Types of values
We can speak of universal values, because ever since human beings have lived in community, they have had to establish principles to guide their behavior towards others.
In this sense, honesty, responsibility, truth, solidarity, cooperation, tolerance, respect and peace, among others, are considered universal values.
However, in order to understand them better, it is useful to classify values according to the following criteria:
• Personal values:
These are considered essential principles on which we build our life and guide us to relate with other people. They are usually a blend of family values and social-cultural values, together with our own individual ones, according to our experiences.
• Family values:
These are valued in a family and iare considered either good or bad. These derive from the fundamental beliefs of the parents, who use them to educate their children. They are the basic principles and guidelines of our initial behavior in society, and are conveyed through our behaviors in the family, from the simplest to the most complex.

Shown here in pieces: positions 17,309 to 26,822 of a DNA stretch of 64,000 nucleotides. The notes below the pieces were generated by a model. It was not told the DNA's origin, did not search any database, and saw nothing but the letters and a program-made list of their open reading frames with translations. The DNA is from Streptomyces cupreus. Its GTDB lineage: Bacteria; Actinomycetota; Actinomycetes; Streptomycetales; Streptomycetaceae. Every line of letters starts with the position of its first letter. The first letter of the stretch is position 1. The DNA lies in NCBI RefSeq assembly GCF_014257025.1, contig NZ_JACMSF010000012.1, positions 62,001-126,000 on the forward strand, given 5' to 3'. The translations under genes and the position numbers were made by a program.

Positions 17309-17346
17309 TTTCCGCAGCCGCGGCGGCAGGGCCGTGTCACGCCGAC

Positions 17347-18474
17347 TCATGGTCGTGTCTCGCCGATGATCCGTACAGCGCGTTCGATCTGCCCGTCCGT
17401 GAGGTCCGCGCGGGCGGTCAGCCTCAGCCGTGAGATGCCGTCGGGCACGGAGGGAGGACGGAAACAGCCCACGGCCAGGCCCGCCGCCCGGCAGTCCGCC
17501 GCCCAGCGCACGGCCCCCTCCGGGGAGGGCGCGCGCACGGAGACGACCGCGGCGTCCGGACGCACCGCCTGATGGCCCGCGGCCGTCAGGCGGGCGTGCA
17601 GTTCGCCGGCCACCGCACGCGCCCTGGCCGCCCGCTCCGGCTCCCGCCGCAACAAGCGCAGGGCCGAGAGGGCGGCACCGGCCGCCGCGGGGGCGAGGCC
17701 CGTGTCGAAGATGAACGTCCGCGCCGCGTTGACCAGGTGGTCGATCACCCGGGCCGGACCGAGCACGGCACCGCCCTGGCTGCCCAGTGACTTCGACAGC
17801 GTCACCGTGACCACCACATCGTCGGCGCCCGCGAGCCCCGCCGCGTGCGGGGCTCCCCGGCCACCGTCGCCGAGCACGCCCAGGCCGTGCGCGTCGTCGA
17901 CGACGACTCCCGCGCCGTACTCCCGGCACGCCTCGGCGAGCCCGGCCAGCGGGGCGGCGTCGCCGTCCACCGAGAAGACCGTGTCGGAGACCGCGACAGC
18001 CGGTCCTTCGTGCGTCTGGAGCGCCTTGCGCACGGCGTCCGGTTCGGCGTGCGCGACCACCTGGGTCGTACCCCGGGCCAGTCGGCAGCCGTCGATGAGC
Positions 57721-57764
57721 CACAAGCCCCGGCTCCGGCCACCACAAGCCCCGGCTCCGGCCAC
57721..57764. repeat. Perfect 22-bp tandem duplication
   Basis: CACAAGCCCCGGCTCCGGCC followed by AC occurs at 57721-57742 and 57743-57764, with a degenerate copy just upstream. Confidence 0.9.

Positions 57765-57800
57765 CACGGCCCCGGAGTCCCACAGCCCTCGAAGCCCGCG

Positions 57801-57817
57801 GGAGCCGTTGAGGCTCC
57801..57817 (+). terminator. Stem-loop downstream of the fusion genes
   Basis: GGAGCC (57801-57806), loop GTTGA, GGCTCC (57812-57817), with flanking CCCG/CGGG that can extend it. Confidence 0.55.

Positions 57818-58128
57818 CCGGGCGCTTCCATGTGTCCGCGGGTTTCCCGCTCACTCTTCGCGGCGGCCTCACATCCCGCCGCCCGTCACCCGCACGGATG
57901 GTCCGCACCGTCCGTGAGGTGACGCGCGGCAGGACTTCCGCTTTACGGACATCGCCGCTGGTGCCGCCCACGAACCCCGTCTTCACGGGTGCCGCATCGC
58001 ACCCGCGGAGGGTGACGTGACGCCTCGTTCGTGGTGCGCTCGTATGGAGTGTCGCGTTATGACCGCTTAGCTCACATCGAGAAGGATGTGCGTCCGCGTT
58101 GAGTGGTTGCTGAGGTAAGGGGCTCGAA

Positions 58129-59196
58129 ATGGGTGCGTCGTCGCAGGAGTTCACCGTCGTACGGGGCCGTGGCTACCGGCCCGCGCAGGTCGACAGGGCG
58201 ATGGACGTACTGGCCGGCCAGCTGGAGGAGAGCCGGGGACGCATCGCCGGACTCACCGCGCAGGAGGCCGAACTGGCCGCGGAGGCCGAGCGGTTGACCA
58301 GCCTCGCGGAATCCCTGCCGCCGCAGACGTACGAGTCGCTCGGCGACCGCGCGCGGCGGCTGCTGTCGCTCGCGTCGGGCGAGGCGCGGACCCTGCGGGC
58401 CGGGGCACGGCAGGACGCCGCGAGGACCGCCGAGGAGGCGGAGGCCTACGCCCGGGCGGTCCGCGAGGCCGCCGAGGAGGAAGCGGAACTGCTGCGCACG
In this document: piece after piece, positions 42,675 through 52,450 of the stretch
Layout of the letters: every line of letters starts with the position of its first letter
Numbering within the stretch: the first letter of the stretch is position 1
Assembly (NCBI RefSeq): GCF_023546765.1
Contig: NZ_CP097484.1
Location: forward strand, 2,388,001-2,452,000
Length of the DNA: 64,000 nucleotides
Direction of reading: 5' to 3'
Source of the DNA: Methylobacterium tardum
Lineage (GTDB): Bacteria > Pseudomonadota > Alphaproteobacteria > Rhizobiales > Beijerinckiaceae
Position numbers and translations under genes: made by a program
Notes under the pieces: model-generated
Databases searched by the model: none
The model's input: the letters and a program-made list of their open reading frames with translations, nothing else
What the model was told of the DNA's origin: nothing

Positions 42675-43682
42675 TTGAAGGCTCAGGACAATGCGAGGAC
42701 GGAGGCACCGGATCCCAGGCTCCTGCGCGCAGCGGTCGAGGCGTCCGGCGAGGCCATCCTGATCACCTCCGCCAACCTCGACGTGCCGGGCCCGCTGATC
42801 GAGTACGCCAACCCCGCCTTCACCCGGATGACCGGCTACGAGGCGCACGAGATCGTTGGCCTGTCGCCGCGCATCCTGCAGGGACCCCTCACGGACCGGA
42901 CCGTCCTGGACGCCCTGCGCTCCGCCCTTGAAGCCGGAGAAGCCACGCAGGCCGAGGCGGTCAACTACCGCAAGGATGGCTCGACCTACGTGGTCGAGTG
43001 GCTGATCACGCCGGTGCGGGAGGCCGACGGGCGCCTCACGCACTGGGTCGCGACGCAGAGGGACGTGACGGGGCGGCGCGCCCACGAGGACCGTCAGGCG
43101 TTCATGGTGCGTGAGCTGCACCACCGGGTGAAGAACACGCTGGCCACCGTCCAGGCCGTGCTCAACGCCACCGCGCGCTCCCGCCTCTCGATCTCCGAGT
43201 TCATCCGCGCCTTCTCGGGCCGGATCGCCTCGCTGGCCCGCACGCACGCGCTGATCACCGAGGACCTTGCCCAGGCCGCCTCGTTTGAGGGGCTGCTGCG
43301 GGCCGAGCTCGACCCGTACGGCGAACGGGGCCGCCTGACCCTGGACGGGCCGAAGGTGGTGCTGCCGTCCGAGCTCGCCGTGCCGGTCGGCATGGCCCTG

• Social-cultural values:
These are the prevailing values of our society, which change with time, and either coincide or not with our family or personal values. They constitute a complex mix of different values, and at times they contradict one another, or pose a dilemma.
For example, if work isn’t valued socially as a means of personal fulfillment, then the society is indirectly fostering “anti-values” like dishonesty, irresponsibility, or crime.
Another example of the dilemmas that social-cultural values may pose is when they promote the idea that “the end justifies the means”. With this as a pretext, terrorists and arbitrary rulers justify violence, intolerance, and lies while claiming that their true goal is peace.
• Material values:
These values allow us to survive, and are related to our basic needs as human beings, such as food and clothing and protection from the environment. They are fundamental needs, part of the complex web that is created between personal, family and social-cultural values. If exaggerated, material values can be in contradiction with spiritual values.
• Spiritual values:
They refer to the importance we give to non-material aspects in our lives. They are part of our human needs and allow us to feel fulfilled. They add meaning and foundation to our life, as do religious beliefs.
• Moral values:
The attitudes and behaviors that a society considers essential for coexistence, order, and general well being.
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